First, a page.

After the Storm: One Year Later Broome County EMS learns from storms to prepare for the future
Broome County Emergency Management Services learned a lot from the flooding of 2006, which helped them when Tropical Storm Lee hit the area last year. But as our Elyse Mickalonis tells us, despite those tools, they say there’s more to be done in the future.
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BROOME COUNTY, N.Y. -- As Broome County buckled down last year waiting for Tropical Storm Lee to hit, emergency services kicked into action.
"A number of the models said the hardest hit areas would be west of Broome County, but when the storm arrived it locked in over Broome and Tioga County and stayed here," said Brett Chellis, Director of EMS.
Officials say they had two useful tools to use during 2011 that they didn’t have in 2006, and that made all the difference.
"We were able to refer to that and see which areas would be affected at different levels, as the storm went on the predictions kept rising or a 2005 crest, then 2006 and unfortunately, it became worse than 2006," said Chellis.
Chellis says those predictions helped officials determine what areas to evacuate. In all, they evacuated more than 20,000 people from around the area. The tool they used was New York Alert.
"We fully activated that and it was a big help in notifying people in mass dialing, mass text messaging and so on to notify people in harm's way to let them know to evacuate and we followed up door-to-door," said Chellis.
He says they also had to deal with a number of firsts during Lee.
"We had water going over the floodwalls for the first time ever in the history of the county, that we're aware of, since they were built in the 1930s to the 1960s. The other was out of 20 dams we had 19 of them spilling through emergency waterways," said Chellis.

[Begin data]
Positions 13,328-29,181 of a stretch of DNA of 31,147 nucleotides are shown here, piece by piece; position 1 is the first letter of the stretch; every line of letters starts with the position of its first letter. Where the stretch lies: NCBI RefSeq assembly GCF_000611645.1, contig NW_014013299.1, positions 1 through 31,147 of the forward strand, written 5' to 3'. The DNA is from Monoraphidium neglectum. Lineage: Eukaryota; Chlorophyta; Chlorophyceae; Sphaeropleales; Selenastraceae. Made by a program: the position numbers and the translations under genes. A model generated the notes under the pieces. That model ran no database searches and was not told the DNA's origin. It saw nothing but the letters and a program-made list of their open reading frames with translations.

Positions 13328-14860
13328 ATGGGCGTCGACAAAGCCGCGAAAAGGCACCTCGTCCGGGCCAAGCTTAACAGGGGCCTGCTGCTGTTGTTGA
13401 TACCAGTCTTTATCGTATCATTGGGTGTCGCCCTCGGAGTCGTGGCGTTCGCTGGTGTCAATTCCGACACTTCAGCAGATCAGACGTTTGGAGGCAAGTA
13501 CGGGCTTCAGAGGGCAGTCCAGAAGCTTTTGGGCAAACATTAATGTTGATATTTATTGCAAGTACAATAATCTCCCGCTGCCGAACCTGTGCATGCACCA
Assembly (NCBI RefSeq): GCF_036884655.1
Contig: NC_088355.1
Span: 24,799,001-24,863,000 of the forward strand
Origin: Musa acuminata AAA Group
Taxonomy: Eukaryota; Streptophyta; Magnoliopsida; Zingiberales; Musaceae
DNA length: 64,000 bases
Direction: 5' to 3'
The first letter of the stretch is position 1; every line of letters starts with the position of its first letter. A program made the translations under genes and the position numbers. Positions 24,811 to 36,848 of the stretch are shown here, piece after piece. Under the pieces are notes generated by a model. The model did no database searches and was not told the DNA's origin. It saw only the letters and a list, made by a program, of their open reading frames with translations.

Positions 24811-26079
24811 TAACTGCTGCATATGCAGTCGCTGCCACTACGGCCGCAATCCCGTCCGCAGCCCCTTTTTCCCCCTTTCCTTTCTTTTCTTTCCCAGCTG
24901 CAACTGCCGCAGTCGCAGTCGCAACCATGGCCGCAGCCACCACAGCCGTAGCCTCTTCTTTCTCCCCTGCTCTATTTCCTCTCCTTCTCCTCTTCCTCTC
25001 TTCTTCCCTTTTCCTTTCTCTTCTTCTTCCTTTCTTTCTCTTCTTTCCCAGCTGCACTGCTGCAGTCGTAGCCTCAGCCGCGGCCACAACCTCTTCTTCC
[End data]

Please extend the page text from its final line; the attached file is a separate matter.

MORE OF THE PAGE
Meanwhile, the Lourdes floodwall was proving itself a success. Construction started on it following the floods of 2006, when emergency services had to deploy 20 ambulances and buses to relocate people. It was completed three months before Lee flooded the Southern Tier.
"We could extend ourselves to the community more last year then we did the first time. We were happy to do that, but saddened to see the communities that did not have protection from the ‘06 to the 2011 flood," said Dave Patak, Lourdes C.E.O.
The wall at its highest point is 11 feet and officials say the water came within 30 inches of that mark, but never breached. The structure allowed the hospital to continue operating and workers to turn their attention to the community.
"Gives us a little comfort to know we can handle that or a little higher, but we hope and pray that doesn't happen again,” said Patak.
Chellis says this flood wall helped the county better respond to the community at large.
"It kept us from evacuating a hospital and shutting down critical facility during an emergency," said Chellis.
Chellis says the county has learned a lot in the wake of Lee, but there's still more work to be done.
"To add to the height of the floodwalls we've been told is impractical, as far as the structures themselves, they'd have to be replaced. Aside from that there's things like stream management, what are the possibilities, effects, there's been a lot of information gathering, how successful projects like that are. The ability to restore wetlands or add additional retention areas," said Chellis.
Still a lot to learn from Lee to better-prepare for future flooding.